Friday, May 31, 2013

Book Review: 'Stress Pattern' by Neal Barrett, Jr.

2 / 5 Stars

‘Stress Pattern’ (160 pp) is DAW Book No. 128, published in November, 1974, with a cover illustration by Josh Kirby.

Andrew Gavin is an economics professor who, following a major malfunction of his spaceship, finds himself stranded on an unknown planet.

He is saved from death from thirst and hunger by the chance passing of a humanoid alien named 'Phrecti', who, although indifferent to Gavin, nonetheless directs him to sources of food and water.

Tagging along with the noncommittal Phrecti introduces Gavin to a unique method of travel: inside the digestive tract of an enormous earthworm, as it tunnels its way under the planet’s surface.

Gavin soon encounters other tribes of humanoids, some more welcoming than others, and arrives at some semblance of normalcy in terms of his castaway status.

However, Gavin discovers that life on his planetary refuge simply gets stranger and more inexplicable with each passing day. His humanoid neighbors are utterly devoid of imagination or drive, content to embrace the status quo of their primitive existence.

Unable to succumb to universal apathy, Gavin sets off on a journey, the destination of which is unknown even to him. But travel he must, for until he can gain an explanation of some purpose or meaning to life on his adopted home, he will never rest easily.

‘Stress Pattern’ was Neal Barrett Jr.’s fifth novel. It’s not a bad novel, but neither is it a classic of 70s sf.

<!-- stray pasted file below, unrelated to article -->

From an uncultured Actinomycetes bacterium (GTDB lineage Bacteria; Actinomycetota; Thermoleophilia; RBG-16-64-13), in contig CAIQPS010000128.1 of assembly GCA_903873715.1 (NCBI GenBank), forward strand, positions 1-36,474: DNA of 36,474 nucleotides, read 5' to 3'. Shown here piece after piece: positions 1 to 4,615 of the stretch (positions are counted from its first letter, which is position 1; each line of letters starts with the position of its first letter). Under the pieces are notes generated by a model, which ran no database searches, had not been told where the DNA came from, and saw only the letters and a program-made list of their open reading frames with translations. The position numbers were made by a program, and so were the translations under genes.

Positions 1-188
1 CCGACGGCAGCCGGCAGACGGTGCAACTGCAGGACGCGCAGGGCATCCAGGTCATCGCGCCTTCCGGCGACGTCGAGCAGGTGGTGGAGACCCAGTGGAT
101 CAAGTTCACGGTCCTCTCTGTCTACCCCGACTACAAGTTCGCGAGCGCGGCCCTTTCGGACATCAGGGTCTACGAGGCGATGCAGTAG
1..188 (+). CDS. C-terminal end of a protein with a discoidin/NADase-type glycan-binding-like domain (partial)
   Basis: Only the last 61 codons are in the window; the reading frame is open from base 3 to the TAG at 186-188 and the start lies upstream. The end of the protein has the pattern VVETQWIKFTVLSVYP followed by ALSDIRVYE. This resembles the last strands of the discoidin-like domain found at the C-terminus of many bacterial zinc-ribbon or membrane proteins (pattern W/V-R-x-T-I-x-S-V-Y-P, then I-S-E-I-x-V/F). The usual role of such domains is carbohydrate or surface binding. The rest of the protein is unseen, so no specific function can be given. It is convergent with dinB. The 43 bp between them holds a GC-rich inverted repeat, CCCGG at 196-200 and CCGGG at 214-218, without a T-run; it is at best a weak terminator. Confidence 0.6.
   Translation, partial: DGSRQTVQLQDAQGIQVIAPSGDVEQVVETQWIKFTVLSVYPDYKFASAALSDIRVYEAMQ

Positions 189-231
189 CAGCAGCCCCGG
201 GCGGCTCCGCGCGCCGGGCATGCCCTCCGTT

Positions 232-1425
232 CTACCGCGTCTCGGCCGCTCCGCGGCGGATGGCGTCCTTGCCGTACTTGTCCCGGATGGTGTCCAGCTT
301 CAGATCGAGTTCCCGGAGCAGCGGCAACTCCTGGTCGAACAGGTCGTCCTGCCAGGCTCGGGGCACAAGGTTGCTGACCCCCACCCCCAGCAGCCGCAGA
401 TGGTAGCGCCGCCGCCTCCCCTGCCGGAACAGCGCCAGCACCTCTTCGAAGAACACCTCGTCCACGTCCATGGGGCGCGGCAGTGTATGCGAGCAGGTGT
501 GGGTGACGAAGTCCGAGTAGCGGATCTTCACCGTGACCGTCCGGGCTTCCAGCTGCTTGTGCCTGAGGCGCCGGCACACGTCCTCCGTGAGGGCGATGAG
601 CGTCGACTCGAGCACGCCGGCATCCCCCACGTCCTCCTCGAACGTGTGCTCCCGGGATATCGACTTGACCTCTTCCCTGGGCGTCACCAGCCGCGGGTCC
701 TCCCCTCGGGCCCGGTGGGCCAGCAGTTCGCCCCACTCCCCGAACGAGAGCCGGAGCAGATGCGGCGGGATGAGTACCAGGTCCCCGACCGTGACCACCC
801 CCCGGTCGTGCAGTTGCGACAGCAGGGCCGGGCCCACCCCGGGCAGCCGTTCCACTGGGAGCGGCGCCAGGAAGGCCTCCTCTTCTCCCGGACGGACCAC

The intense, violent action that characterizes his later novels, such as ‘Through Darkest America’, are entirely absent here, as Barrett focuses on quirky humor in the style of those many Analog novels and short stories of the 60s and 70s in which the narrative focused on the solving of some sort of planetary puzzle or conundrum.

‘Pattern’ does avoid the New Wave affectations that preoccupied many writers who began writing sf in the 70s, staying firmly grounded in a declarative, straightforward narrative.

There is a strong element of satire to the adventures encountered by protagonist Gavin, as he struggles to come to terms with the bizarre aspects of the aliens among whom he must make his home.

‘Pattern’ belongs to the sub-genre of sf in which an Earthman struggles to arrive at a critical revelation about the strange, alien world on which he finds himself. As with most such novels, there is a Big Revelation that comes in the final chapter. I won’t disclose any spoilers, but I was disappointed with the somewhat contrived nature of the revelation provided in ‘Stress Pattern’ .

In summary, readers may want to pass on 'Stress Pattern' in favor of Barrett's later novels, such as the 'Aldair' series, or the 'Darkest America' series.

Monday, May 27, 2013

'Heavy Metal' magazine, May, 1978

The May, 1978 issue of Heavy Metal featured a striking front cover by Philippe Druillet, and a back cover by Tom Barber.

Along with installments of 'Airtight Garage', 'Barbarella', '1996', 'Urm', and 'Orion', there is an advertisement for science fiction / fantasy art books, primarily works by Roger Dean, and the newly launched 'Ariel: The Book of Fantasy'. Patrick Woodroffe's 'Mythopoeikon' was perhaps the best in the lot.

Among a number of good-quality, shorter strips was a three-pager by Sergio Macedo, titled 'An Image'.

Saturday, May 25, 2013

Book Review: 'Interfaces' by Ursula K. Le Guin and Virginia Kidd

2 / 5 Stars

‘Interfaces’ (310 pp) was published by Ace Books in February, 1980; the cover illustration is by Alex Abel.

In the Introduction – which consists of an interview with each of the editors – Ursula Le Guin and Virginia Kidd declare that ‘Interfaces’ is indeed primarily an sf anthology, despite the cover allusions to ‘Speculative Fiction’. ‘Interfaces’ contains original stories (and poems) written exclusively for the anthology by both established, and new, writers.

Needless to say, 'Interfaces' is dedicated to showcasing the New Wave movement, even though by 1980 the movement was plainly exhausted, both creatively and economically.